DEVONthink in academia
by Giles Turnbull
Ever since I wrote my Delve into DEVONthink article back in August 2005, I’ve kept an eye on the app’s growth and development. I don’t use it myself, but that doesn’t mean I don’t think it an admirable piece of work and a very useful tool for certain kinds of people.
One group of users that seems to get a lot out of DEVONthink is students and academic researchers. I’ve just discovered AcademHacK, which devotes a lot of space to DEVONthink and related hackery. There’s a fascinating piece concentrating just on different ways of using it:
This program fascinates me, I really do think there are a thousand Oompa Loompas running around inside my computer sorting and retrieving data. The hard part of this application is that there are so many uses and it can do so much that at times it is impossible to figure out anything it can do.
What clever things are you doing with DEVONthink, or apps like it?
|I have run into the same problem. While I find that the entire Devon line of products to be very powerful I have a hard time using them for something truly useful. About the best use so far is using Deventhink as a database for letters to and from my doctors and lawyers having to do with my back injury. Hardly fun and not using much of the power of the program but it does make it easy to keep track of things.|
I have Devonthink Personal, and agree with the rest that it is powerful, but am kinda at a loss about how to construct an efficient mechanism around the technology. Many people who experience this quandry simply abandon tech due to the impression that it makes life harder. A friend of mine, Jack Roush, once said: "I'm not afraid to break a few eggs to make an omlette". Right now, I'm in egg breaking mode. It looks like I'm going backward right now, but when I come off the line, I should be pretty fast.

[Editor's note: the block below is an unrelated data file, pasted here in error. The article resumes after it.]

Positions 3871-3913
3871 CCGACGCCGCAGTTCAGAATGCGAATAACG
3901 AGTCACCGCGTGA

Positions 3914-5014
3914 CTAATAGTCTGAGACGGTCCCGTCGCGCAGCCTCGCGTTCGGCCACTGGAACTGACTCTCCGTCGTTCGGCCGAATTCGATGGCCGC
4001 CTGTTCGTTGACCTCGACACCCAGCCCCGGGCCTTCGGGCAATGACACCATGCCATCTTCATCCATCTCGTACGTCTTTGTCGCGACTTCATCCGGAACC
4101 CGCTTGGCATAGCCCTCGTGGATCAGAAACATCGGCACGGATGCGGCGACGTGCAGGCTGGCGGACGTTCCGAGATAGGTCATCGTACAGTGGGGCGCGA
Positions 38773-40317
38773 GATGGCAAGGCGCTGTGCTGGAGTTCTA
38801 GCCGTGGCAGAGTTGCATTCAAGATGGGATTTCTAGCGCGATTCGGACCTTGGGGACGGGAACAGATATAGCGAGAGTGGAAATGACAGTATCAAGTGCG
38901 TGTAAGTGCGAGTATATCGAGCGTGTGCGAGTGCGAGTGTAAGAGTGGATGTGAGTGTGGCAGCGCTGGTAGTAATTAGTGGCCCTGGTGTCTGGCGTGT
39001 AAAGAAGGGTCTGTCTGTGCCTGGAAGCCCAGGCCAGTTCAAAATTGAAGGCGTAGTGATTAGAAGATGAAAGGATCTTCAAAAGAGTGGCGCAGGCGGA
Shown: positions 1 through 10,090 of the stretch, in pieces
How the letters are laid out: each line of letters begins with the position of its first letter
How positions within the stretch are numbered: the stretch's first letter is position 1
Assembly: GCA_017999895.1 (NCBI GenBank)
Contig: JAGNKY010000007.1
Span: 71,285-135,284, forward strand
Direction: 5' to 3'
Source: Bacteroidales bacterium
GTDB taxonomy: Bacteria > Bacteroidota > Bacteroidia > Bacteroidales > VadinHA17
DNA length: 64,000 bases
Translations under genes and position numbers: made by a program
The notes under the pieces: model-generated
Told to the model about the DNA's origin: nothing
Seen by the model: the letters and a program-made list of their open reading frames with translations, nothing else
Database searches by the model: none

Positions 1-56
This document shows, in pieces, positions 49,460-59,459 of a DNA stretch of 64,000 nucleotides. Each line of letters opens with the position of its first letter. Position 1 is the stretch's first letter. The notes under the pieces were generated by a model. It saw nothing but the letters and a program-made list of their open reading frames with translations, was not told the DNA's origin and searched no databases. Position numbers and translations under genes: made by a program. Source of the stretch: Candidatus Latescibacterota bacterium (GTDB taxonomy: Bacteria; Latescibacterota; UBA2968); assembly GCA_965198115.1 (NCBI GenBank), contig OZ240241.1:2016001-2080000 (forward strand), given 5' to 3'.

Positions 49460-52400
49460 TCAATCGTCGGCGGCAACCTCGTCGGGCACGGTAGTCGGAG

I'm lookin forward to seeing how others use Devon (videos would be nice :-) )
I used DEVONthink Pro for about a year as an academic. It's a solid database that's best for collecting large numbers of relatively small fragements of text (~200-1000 words) and organizing them by contained words and word patterns (the company isn't too specific about the exact approach). It's pretty good at "find more text like this", and also offers phrase searching, but doesn't offer "near" or same sentance/paragraph searching for multiple terms. If you're an academic and working in a particular area, managing 3000-5000 word manuscripts in combination with smaller text snippets that have a lot of the same word relationships, DT may not be that useful. It's relatively weak in allowing users to assign metadata to entries and things like smart folders and multiple views on entries are awkward. The former are managed by writing and attaching Applescripts to folders, and the latter require explicitly storing "replicants" of an entry in multiple folders.